A woman dies every two minutes during pregnancy or childbirth, according to the latest estimates released in a report by United Nations agencies last week.
The report, Trends in maternal mortality, revealed that over recent years, maternal deaths have either increased or stagnated in nearly all regions of the world.
Severe bleeding, high blood pressure, pregnancy-related infections, complications from unsafe abortion, and underlying conditions that can be aggravated by pregnancy such as HIV/AIDS and malaria are the leading causes of maternal deaths.
The study, which tracks maternal deaths nationally, regionally and globally from 2000 to 2020, shows there were an estimated 287 000 maternal deaths worldwide in 2020.
According to the study maternal deaths continue to be largely concentrated in the poorest parts of the world and in countries affected by conflict. In 2020, about 70 percent of all maternal deaths were in sub-Saharan Africa.
This number significantly increases where maternal mortality rates were more than double the world average ,551 maternal deaths per 100 000 live births, compared to 223 globally, in nine countries facing severe humanitarian crises.
Further, inequities related to income, education, race or ethnicity further increase risks for marginalized pregnant women, who have the least access to essential maternity care but are most likely to experience underlying health problems in pregnancy.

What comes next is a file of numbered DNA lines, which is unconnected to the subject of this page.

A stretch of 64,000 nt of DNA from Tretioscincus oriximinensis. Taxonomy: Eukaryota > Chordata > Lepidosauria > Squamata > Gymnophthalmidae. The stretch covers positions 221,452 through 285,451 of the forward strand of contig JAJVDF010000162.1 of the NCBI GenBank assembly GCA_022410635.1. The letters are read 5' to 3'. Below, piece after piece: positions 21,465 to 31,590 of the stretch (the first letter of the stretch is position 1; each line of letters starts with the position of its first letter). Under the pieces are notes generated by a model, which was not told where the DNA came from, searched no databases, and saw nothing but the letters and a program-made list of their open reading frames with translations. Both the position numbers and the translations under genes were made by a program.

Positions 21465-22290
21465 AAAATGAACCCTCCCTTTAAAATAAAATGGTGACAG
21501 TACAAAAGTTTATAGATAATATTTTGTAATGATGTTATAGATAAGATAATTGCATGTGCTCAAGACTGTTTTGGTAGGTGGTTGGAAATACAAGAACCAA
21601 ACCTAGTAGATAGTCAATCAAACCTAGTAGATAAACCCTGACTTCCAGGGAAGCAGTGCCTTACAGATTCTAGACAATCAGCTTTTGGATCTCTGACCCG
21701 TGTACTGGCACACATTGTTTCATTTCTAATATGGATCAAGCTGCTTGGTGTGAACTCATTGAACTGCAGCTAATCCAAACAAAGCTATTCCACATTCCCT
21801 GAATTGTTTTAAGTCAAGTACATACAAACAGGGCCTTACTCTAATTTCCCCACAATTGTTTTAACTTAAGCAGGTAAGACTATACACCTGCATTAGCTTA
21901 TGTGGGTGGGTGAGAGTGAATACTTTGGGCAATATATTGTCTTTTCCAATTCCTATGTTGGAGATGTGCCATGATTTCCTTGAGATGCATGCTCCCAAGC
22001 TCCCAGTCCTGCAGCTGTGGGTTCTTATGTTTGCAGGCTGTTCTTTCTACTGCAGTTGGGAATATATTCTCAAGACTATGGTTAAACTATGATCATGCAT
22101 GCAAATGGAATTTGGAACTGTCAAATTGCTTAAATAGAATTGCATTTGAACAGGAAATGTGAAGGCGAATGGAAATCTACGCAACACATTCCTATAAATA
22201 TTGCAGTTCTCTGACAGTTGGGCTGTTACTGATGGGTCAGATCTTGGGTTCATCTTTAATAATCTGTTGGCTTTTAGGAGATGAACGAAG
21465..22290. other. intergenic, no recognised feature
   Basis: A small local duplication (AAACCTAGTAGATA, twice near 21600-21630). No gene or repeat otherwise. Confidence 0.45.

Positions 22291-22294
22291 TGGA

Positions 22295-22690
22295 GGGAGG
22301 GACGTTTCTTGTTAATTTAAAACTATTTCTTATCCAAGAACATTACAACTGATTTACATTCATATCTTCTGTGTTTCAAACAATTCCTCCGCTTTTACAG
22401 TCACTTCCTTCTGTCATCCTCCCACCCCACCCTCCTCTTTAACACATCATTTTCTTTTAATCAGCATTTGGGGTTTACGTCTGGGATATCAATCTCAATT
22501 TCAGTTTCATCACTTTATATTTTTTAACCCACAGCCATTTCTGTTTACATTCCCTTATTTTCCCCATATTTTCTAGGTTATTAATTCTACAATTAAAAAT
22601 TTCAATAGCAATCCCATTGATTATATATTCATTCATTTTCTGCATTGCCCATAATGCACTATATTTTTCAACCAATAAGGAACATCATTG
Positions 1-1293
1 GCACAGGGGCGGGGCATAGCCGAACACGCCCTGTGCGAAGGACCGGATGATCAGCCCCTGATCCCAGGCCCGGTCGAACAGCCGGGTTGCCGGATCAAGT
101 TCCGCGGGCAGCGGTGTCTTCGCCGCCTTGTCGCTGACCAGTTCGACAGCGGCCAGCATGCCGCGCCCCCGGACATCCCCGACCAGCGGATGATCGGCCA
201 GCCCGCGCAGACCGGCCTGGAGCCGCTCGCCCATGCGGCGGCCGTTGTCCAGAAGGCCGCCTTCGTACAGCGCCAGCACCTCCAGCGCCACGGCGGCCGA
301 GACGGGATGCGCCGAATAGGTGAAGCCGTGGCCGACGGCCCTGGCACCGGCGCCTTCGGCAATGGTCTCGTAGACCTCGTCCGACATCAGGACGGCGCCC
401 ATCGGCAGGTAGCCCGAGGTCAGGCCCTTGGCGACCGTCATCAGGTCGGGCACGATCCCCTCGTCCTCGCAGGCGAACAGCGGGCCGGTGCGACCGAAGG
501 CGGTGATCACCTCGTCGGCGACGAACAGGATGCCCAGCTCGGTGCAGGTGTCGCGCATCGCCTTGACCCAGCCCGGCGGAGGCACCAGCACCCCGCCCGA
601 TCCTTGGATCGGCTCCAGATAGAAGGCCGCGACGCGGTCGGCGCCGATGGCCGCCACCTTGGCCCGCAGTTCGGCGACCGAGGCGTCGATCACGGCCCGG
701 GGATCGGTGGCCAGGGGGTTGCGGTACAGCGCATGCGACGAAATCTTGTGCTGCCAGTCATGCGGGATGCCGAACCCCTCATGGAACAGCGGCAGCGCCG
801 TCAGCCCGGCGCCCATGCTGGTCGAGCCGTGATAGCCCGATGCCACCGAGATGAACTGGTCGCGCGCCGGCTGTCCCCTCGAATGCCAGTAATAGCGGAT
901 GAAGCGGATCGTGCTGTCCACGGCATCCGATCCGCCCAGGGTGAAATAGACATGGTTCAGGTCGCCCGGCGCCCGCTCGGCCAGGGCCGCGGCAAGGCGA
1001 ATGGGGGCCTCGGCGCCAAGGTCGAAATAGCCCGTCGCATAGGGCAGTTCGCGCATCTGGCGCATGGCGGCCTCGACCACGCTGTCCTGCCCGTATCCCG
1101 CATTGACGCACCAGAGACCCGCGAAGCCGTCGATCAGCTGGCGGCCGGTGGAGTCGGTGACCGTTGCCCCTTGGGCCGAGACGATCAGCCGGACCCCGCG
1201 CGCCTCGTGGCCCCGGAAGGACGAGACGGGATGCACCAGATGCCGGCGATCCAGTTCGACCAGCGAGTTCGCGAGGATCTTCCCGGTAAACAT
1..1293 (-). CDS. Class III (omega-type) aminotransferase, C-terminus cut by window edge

These, the report said, are all largely preventable and treatable with access to high-quality and respectful healthcare.
These deaths can be avoided by establishing and funding community-centered primary health care to meet the needs of women, children and adolescents and enable equitable access to critical services such as assisted births and pre- and postnatal care, childhood vaccinations, nutrition and family planning, the report noted.
Further, the report says underfunding of primary health care systems, a lack of trained health care workers, and weak supply chains for medical products are threatening progress in curbing maternal deaths.
The agencies said roughly a third of women do not have even four of a recommended eight antenatal checks or receive essential postnatal care,
In addition, it said 270 million women lack access to modern family planning methods thus denying them the opportunity to control their reproductive health particularly decisions about if and when to have children .
This in turn takes away women ability to plan and space childbearing aimed at protecting their health.